Here are some examples of Moore’s illogic…

“I hold my Second Amendment views for different reasons and with different conviction than I hold my First or Second Commandment views. My views on the issue are informed, I hope, by my conscience as a Christian, which is to be shaped by Scripture and the church. But it is not a “Thus saith the Lord” command with the authority of scripture.”

“If you call people to repentance for drunkenness, or for adultery, or for any number of personal sins, but you don’t say anything about slaveholding or about lynching,” he says, “you’re just baptizing the status quo.” 

This is a gospel issue. First of all, our Lord Jesus himself was a so-called “illegal immigrant.”

The plethora of platitudes

There are thousands more quotes like these that litter Moore’s (and his progressive compatriot’s) ethical ethos in which all I can say is “bless his heart”.

Of course, the Second Amendment isn’t in the Bible. Who says it is? But, the principle behind it is. God gives life. Our duty is to protect it, even if it is ours!

Is there any pastor out there preaching that slavery and lynching are biblical? Of course not. Moore loves to deflect onto his golden calf (dead horse) so he can win points with progressives.

Jesus was never an illegal immigrant! To be so, he would’ve had to break the law. Thus the term “illegal”! Duh… He never broke the law. He never sinned. Ole Russ’s rhetoric is heretic.

Get to it!

This is only an example of the spin coming out of progressive Evangelical circles. It’s eating away at important founding principles derived from Christian ethics, the kind of things that lead to anarchy and chaos…not a new heaven or new earth. Don’t let them tell you that anymore!

Here’s my point. If you hear someone say that we (Christians) ought not be so excited about traditional or foundational principles, ask that person where in the Bible they get that? They’ll go on about “it’s a gospel issue” or something and you can then point to the disintegration of Western (synonym for Christian) Civilization. Blame Russell Moore and move on. In short, ignore them.

Better yet, challenge them. Ask about Kavanaugh. Why does your leadership think people won’t presume his innocence? Question where we get that idea? Ask if it’s biblical? Ask if we ought to promote (politically) these kinds of principles? I promise, it’ll make for a good Sunday School. It may not make America great again, but it’ll make a better church.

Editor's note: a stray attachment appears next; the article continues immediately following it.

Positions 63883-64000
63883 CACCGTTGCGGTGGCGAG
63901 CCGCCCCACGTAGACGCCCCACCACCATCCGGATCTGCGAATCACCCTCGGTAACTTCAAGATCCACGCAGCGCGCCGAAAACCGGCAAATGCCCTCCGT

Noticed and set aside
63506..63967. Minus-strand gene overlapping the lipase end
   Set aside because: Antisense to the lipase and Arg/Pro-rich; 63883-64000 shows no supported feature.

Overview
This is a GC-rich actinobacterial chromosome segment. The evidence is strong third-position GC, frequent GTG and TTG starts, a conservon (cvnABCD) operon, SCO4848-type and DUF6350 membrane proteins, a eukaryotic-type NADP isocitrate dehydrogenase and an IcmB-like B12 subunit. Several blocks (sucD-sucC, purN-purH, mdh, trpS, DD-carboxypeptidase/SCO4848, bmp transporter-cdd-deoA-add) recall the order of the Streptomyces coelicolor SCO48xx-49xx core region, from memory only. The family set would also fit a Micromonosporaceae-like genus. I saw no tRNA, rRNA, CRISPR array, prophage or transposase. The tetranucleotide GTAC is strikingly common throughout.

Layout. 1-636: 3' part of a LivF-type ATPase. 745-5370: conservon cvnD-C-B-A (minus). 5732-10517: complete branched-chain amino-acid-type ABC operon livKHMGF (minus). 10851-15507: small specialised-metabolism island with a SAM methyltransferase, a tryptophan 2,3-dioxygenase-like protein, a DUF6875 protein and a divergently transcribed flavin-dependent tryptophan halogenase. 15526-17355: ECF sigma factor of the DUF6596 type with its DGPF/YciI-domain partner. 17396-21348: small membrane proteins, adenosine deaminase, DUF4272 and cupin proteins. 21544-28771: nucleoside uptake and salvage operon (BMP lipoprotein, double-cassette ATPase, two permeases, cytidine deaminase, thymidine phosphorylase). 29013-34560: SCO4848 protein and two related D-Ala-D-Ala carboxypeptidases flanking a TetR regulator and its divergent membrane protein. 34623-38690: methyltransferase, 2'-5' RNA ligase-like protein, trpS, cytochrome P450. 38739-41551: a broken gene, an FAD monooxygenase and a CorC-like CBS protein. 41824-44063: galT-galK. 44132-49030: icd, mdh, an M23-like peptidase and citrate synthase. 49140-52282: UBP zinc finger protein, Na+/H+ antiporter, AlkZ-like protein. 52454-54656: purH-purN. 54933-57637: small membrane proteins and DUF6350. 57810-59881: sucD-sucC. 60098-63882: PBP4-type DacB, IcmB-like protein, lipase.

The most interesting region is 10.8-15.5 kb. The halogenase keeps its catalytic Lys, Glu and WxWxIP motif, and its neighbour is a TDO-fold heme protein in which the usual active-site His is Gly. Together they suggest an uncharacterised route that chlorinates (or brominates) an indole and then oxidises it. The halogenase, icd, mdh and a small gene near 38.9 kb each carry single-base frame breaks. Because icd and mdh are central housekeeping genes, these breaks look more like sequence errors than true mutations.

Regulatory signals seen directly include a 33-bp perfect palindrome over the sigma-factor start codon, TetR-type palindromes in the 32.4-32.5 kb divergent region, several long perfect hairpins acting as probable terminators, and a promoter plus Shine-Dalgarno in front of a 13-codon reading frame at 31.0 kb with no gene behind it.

[1]Cairns, Alan


Dictionary of Theological Terms. Belfast; Greenville, SC: Ambassador Emerald International.

[2]Cairns, Alan


Dictionary of Theological Terms. Belfast; Greenville, SC: Ambassador Emerald International.

I was born in the mountains of Southwest Virginia, born again at a very young age, married a beautiful and likeminded woman, moved to Tennessee, and raised two children in the Southern traditions of loving God and neighbor, exercising manners, and being stewards of the land and its bounty. After becoming involved in youth ministry in our local church, the need of teaching people "what they believe and why they believe it" became painfully apparent, especially in my immediate context (rural Southern churches). We began an apologetics/theology ministry there but have since moved on. After serving in church leadership and being called to faithfulness and duty to protect our congregation from a rogue pastor under church discipline of his previous church, my experiences in this biblical process shape much of what I believe about how churches in the South have become weak and why nominal Christianity is prevalent. I love the Church and Southern culture so you can expect to read about apologetics and theology as well as church and culture here, written southern style, by the grace of God. Deo Vindice